Jennifer B. Davis
As if the crushing financial burden of Sarbanes-Oxley is not enough, now it is pretty clear to me that Generation Y employees won't probably work at public companies. The controls, approval levels, and other things that are nearly required to maintain good SEC status, smiling auditors, and shareholders (who might be assumed to be more worried about the companies in which they invest stealing from them, than they are those companies being successful in their markets), all lead to a corporate culture that is too old-school for this new batch of employees. No wonder this generation is highly entrepreneurial.

See repost of a portion of a blog post from the good folks at 37Signals and tell me whether or not the public corporate entity has a chance...

The traditional workplace is broken
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In the article entitled, "Want to attract and retain Gen Y? Better rethink everything", The Arizona Republic explains how employers can attract younger workers and talked about 37Signals.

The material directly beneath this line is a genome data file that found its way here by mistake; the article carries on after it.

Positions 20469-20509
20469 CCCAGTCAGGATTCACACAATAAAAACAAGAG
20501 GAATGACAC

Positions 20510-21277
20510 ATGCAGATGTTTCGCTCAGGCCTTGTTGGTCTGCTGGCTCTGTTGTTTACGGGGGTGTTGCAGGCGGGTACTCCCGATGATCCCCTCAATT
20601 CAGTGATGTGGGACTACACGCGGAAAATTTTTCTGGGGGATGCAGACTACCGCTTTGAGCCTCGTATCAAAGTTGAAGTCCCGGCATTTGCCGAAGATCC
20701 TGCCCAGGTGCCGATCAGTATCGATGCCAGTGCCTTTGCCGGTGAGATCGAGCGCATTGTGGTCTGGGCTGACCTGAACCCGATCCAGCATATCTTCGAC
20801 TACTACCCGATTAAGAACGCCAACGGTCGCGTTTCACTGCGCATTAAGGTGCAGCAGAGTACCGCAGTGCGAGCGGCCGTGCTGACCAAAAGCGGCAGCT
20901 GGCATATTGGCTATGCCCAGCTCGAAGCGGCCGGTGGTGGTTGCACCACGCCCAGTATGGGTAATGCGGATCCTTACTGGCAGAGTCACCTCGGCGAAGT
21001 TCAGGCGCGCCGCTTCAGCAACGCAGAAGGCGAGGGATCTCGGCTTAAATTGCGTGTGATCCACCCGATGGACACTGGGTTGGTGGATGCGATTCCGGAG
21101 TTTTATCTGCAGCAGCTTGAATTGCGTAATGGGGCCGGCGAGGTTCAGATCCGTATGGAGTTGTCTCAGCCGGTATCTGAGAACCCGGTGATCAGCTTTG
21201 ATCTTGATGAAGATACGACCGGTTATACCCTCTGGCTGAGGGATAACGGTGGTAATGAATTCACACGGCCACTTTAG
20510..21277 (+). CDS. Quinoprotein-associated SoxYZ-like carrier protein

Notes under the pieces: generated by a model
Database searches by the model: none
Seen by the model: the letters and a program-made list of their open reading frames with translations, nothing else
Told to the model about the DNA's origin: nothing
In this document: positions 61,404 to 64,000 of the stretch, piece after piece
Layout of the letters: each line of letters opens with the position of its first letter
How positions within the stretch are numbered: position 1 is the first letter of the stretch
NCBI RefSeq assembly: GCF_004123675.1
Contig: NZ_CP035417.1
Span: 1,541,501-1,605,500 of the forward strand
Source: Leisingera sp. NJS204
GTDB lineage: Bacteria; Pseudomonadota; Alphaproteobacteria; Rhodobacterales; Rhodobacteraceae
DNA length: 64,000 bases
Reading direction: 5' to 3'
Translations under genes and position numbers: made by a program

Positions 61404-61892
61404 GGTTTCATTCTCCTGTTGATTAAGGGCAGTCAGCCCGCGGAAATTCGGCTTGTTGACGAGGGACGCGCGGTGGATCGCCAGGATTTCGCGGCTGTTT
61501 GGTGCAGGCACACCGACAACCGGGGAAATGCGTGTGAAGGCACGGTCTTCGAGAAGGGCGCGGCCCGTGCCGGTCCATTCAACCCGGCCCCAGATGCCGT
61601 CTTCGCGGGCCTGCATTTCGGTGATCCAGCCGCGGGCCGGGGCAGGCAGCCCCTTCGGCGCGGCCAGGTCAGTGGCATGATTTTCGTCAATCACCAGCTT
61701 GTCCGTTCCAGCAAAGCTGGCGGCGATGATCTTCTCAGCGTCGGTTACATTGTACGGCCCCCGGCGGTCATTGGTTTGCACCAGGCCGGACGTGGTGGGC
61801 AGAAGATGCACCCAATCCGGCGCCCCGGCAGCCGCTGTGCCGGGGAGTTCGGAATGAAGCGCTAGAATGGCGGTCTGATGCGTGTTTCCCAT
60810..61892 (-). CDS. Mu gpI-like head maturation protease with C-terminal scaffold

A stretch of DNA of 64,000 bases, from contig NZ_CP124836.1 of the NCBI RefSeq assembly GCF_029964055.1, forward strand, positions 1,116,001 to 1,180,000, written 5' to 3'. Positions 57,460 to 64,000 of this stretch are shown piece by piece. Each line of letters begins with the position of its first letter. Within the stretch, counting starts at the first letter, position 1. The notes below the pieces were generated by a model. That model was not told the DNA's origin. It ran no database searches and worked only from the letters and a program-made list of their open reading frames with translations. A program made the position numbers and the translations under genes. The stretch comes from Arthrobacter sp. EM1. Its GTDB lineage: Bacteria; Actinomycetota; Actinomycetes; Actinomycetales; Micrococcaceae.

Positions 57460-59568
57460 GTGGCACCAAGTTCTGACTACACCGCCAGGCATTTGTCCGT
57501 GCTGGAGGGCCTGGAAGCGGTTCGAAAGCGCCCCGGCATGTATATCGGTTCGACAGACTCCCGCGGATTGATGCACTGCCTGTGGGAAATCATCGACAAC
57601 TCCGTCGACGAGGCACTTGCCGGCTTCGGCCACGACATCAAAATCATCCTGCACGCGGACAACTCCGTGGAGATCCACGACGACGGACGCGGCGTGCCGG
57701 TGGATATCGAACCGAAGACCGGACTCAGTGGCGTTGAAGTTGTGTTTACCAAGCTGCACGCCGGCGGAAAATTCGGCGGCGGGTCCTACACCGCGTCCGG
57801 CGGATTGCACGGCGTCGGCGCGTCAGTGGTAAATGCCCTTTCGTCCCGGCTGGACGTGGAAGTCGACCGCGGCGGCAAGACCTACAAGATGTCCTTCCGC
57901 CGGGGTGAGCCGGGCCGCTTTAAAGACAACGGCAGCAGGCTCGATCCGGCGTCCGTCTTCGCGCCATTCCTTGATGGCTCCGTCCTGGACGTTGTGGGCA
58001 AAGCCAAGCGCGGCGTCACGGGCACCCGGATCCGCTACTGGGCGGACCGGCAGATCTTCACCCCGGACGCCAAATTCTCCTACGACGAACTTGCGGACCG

President Jason Fried says today’s employers present the biggest roadblock. “Simply put, employees are treated like children. They are not allowed to think for themselves, and there are too many layers of approval, just too much insulation that prevents anyone from doing anything. The traditional workplace is broken, and until someone realizes that, there’s always going to be conflict.”

This suffocation by protocol is dead on and will never allow an employee to “go beyond” or achieve something extra for the company. This is a critical link that most organizations continually fail to acknowledge. They are too focused on ensuring employees do no wrong that they actually prevent them from achieving anything beyond status quo."
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